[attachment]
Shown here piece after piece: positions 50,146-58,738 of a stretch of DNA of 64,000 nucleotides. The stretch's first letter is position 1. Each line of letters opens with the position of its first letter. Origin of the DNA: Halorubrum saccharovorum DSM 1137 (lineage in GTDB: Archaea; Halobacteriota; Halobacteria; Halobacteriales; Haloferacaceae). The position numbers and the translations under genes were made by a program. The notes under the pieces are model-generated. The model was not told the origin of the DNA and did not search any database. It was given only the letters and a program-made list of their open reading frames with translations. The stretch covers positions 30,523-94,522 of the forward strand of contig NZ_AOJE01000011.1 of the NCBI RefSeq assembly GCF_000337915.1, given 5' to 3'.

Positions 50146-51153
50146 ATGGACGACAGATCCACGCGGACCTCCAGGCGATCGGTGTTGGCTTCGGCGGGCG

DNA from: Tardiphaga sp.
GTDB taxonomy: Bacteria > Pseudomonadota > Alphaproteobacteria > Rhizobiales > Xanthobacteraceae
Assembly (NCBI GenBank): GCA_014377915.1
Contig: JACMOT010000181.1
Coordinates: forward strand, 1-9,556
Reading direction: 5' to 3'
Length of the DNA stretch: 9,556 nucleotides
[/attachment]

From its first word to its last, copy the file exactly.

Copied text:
Shown here piece after piece: positions 50,146-58,738 of a stretch of DNA of 64,000 nucleotides. The stretch's first letter is position 1. Each line of letters opens with the position of its first letter. Origin of the DNA: Halorubrum saccharovorum DSM 1137 (lineage in GTDB: Archaea; Halobacteriota; Halobacteria; Halobacteriales; Haloferacaceae). The position numbers and the translations under genes were made by a program. The notes under the pieces are model-generated. The model was not told the origin of the DNA and did not search any database. It was given only the letters and a program-made list of their open reading frames with translations. The stretch covers positions 30,523-94,522 of the forward strand of contig NZ_AOJE01000011.1 of the NCBI RefSeq assembly GCF_000337915.1, given 5' to 3'.

Positions 50146-51153
50146 ATGGACGACAGATCCACGCGGACCTCCAGGCGATCGGTGTTGGCTTCGGCGGGCG

DNA from: Tardiphaga sp.
GTDB taxonomy: Bacteria > Pseudomonadota > Alphaproteobacteria > Rhizobiales > Xanthobacteraceae
Assembly (NCBI GenBank): GCA_014377915.1
Contig: JACMOT010000181.1
Coordinates: forward strand, 1-9,556
Reading direction: 5' to 3'
Length of the DNA stretch: 9,556 nucleotides